Sure, Mrs. Beady might need to use oxygen 24 hours a day, and may even go through an inhaler every month, but her disease does not stop her from performing the daily routines she has been doing her entire life. She is a productive member of society.

Another example of how guidelines are sometimes misused is with ACLS. We have some doctors here who go by ACLS as though it were the Bible.

The other day, for example, I was bagging this little-old-lady with one hand while holding the mask with the other. There was no problem. Air was going in easy.

Then Dr. Krane decided to hold the mask with her two large hands, and I let go and used two hands to bag the same tidal volume. Air started squirting out the edges of the mask: BLLLLLLLLPPPPPPPP.

I looked through the mask, and saw that poor little old ladies facial features all squeezed together. Air wasn't getting in.

"I think you better ease up a bit," I said.

She said, "ACLS recommends one person hold the mask, and one person bag." Yeah, but this lady was ventilating just fine until you grabbed the mask. Let go!

She did not. She had to live up to those ACLS guidelines to a tee, even if it was to the detriment to the patient. The patients sats dropped suddenly.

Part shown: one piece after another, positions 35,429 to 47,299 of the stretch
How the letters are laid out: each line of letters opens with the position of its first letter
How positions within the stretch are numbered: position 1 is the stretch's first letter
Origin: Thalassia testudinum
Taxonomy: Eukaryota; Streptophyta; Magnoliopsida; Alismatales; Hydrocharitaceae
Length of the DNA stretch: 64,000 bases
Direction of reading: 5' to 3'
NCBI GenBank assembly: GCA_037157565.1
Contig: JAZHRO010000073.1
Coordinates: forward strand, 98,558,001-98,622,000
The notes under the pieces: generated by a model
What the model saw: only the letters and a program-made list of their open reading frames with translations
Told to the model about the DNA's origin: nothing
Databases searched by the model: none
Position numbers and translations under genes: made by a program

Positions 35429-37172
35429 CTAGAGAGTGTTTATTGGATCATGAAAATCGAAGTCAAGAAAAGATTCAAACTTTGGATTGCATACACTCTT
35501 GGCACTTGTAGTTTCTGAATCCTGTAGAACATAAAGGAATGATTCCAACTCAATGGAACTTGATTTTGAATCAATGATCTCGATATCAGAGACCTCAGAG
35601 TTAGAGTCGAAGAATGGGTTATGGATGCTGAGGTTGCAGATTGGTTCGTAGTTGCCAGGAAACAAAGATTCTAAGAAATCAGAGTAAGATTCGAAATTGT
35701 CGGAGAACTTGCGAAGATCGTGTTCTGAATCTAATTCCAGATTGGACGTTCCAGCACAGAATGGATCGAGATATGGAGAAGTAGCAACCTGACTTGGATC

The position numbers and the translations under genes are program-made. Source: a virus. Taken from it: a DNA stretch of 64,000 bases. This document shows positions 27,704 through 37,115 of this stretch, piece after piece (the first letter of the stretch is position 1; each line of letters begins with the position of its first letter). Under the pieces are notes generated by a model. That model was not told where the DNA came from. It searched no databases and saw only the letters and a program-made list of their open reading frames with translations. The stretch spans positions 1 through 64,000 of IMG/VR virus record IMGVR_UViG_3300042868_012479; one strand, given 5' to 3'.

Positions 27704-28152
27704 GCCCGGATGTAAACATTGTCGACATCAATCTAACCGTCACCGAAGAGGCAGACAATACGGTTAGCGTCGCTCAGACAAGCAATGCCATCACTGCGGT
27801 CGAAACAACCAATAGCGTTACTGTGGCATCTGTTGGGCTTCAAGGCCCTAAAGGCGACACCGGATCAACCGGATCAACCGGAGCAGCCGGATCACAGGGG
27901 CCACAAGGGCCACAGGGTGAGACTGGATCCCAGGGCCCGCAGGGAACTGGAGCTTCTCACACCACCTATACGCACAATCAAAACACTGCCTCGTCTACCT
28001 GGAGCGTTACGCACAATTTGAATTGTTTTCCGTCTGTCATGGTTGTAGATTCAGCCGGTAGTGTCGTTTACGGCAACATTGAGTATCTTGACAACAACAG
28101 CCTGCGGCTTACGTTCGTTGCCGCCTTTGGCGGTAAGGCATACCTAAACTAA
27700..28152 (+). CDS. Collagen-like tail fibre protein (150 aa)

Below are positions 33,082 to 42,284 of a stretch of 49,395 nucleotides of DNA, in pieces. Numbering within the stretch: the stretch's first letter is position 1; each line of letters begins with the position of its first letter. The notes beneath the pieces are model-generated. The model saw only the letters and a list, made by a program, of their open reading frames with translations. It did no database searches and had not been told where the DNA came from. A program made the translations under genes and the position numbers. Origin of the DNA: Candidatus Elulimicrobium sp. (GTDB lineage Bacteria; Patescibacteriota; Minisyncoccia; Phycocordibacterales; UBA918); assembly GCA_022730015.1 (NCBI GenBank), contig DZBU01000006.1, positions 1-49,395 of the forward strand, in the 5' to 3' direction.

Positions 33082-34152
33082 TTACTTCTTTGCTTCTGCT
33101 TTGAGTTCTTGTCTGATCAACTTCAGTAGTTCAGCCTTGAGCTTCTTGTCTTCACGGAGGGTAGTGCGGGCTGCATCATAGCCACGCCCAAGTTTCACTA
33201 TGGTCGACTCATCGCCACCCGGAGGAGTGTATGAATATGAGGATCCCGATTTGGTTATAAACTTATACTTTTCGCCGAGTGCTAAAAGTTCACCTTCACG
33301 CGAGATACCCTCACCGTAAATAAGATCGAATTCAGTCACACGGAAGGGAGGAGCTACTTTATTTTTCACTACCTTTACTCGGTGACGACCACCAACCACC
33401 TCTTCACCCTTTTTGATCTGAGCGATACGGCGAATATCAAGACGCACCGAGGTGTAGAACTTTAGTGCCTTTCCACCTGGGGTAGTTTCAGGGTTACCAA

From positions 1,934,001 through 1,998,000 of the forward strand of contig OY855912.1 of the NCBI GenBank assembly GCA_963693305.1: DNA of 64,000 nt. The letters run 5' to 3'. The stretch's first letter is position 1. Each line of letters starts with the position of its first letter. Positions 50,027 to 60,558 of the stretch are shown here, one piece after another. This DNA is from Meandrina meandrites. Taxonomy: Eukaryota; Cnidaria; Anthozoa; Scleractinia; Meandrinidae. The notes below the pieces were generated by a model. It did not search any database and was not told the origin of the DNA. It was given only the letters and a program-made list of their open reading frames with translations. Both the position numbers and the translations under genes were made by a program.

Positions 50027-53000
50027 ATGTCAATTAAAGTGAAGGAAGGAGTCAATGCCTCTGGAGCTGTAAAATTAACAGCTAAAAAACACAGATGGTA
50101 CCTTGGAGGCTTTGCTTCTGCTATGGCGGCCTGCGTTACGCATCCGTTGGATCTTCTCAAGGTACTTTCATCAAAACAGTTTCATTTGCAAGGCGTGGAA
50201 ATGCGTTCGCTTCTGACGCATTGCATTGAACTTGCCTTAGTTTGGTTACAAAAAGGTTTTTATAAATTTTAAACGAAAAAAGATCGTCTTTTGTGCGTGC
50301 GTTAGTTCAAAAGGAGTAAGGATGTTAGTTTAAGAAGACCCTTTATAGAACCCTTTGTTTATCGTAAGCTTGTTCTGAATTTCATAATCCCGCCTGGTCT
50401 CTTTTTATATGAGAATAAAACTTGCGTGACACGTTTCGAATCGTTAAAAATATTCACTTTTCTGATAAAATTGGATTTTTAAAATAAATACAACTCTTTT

Now I was in a predicament, because I certainly didn't want to overrule a doctor when she was standing right next to me. Finally, she let go to grab the ETT, and I pumped in some nice easy breaths real fast, and our patient pinked up just fine.

Our doctors are also particular to doing three Q20 minutes treatments. Or, in Dr. Krane's case, Q1 hour treatments. One day I asked Dr. Krane why she does that, she said, "Because it's in the asthma guidelines."

That's fine and dandy, I thought. But what if that first treatment worked and a second wasn't needed. Do I still need to give a second treatment when that first one worked just fine? The patient's all shaky and jittery from the first, do we have to give a second?

According to her guidelines the answer is yes. According to my RT Cave rule, common sense says no.

This brings me to another RT cave rule #18:

RT Cave #18: While guidelines should always be considered, each patient and each patient situation should be assessed and treated individually. We cannot treat all patients the same, as most guidelines portray.

It all comes down to common sense. Guidelines are only as good as the paper they are written on. While they can be a great tool, common sense is the key.

1 comment:

Amy said...

Oh yeah, this is a great one for parents, especially--trust your own common sense! I've had 2 different pediatricians look at me funny when I explain how I use albuterol every 4 hours when AG has a cold, even if she has no asthma symptoms, rather than use it as needed.

When I then explain how she'll end up on prednisone when I don't do this and then look through her records they say, "Okay. Sounds good."

Couldn't agree more on this one!